October 19, 2011 | By Eryn Brown, Los Angeles Times / For the Booster Shots blog
The U.S. Food and Drug Administration has identified why whole cantaloupes sold by Colorado grower Jensen Farms became contaminated with the bacterium Listeria monocytogenes : "poor sanitary" practices in a packing facility. The FDA said it conducted an environmental assessment at Jensen Farms on Sept. 22-23, and inspectors found that bacteria may have originated in cantaloupe fields or on a truck parked near the packing facility. The bacteria then probably proliferated in the packing facility, where pooled water near equipment and walkways and might have promoted growth, the agency said.
January 27, 2014 | By Ricardo Lopez
A possible outbreak of norovirus that has sickened more than 600 passengers and crew members on a Royal Caribbean cruise ship has prompted company officials to cut the trip short, the company said late Sunday. The ship, Explorer of the Seas, is heading back to its home port, Cape Liberty, N.J., two days earlier than anticipated, even after the vessel has undergone sanitation procedures at two ports as passengers grew ill.  In a statement, Royal Caribbean said a spike of "gastrointestinal illness" over the weekend led to ending the cruise early.  "After consultation between our medical team and representatives of the U.S. Centers for Disease Control and Prevention, we think the right thing to do is to bring our guests home early, and use the extra time to sanitize the ship even more thoroughly," the company said.  Royal Caribean said its doctors suspected norovirus was behind the outbreak.
October 9, 2013 | By Michael Muskal
The federal government's partial shutdown has led to a partial return of furloughed workers, including some workers needed to investigate an outbreak of salmonella in chicken. One of the ironies of the shutdown is how the politics have been presented. In their drive to end it, lawmakers and others highlight the important work that has been put on hold in the political dispute, especially the loss of key services to families of veterans, consumers and workers whose lives are made better by government inspections.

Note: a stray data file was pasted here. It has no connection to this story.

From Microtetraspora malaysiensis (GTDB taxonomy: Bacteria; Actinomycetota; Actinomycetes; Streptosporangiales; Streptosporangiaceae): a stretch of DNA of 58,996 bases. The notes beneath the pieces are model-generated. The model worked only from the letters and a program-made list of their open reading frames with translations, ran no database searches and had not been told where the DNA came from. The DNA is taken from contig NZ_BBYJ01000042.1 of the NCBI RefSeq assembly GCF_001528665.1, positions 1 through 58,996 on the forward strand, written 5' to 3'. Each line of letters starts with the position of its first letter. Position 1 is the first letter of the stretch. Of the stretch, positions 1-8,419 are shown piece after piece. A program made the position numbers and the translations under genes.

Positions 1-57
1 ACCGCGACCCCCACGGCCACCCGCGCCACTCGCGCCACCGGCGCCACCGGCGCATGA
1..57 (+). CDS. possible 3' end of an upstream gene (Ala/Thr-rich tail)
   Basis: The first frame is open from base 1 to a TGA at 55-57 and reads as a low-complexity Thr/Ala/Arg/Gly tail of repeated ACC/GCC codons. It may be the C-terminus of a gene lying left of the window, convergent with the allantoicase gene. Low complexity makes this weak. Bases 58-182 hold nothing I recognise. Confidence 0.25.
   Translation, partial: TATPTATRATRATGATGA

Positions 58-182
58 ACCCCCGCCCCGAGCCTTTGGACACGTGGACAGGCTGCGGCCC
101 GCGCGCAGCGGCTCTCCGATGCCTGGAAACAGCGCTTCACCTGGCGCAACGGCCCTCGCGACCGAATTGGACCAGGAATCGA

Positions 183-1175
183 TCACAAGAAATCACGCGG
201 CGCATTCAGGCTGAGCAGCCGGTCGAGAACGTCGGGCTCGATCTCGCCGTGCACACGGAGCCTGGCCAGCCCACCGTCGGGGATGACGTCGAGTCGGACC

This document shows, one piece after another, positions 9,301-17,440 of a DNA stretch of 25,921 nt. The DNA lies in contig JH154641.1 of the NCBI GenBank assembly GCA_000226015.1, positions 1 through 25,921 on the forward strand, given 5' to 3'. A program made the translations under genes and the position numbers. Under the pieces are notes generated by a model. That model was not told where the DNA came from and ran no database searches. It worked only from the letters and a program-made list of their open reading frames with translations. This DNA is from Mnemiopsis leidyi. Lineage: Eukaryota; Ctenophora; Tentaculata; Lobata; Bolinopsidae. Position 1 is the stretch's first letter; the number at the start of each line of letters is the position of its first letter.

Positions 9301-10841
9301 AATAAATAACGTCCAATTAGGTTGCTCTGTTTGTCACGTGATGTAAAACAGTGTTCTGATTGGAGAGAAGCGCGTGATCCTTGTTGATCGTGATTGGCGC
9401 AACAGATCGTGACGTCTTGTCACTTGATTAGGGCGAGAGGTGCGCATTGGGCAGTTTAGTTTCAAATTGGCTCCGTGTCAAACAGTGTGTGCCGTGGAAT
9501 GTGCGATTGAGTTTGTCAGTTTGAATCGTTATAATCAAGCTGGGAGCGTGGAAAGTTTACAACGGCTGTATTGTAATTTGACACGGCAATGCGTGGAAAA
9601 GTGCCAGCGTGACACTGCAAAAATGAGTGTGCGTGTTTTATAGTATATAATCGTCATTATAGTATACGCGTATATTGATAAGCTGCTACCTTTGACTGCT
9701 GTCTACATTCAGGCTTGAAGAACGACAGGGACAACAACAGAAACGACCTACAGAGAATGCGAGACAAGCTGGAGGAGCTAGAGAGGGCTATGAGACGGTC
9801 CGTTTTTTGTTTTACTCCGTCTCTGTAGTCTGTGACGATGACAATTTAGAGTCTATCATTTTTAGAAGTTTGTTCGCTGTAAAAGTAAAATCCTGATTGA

January 5, 2012 | By Diana Marcum, Los Angeles Times
A tragedy 1,300 miles away changed a way of life in this Central California farm town that proudly calls itself the Cantaloupe Center of the World. This would normally be the season when farmers plan the summer crop that in good years is valued at nearly $200 million, according to the California Cantaloupe Advisory Board. Instead, they are cutting acreage devoted to the fruit and scrambling for ways to reassure a nervous public that cantaloupes are safe to eat. In the fall, the deadliest food-borne illness outbreak in the United States since 1924 was traced to listeria-tainted cantaloupe in Colorado.
August 28, 2012 | By Rebecca Trounson, Los Angeles Times
California public health officials say an outbreak of salmonella that has sickened 73 people in the state appears to be linked to tainted mangoes. The California Department of Public Health said Tuesday that the source of the tainted fruit and any affected brands have not yet been identified. But the salmonella cases in California do involve the same bacterial strain as in a recent outbreak in Canada, department spokesman Matt Conens said. In those cases, Canadian authorities have warned people not to eat Daniella brand mangoes, which are grown in Mexico.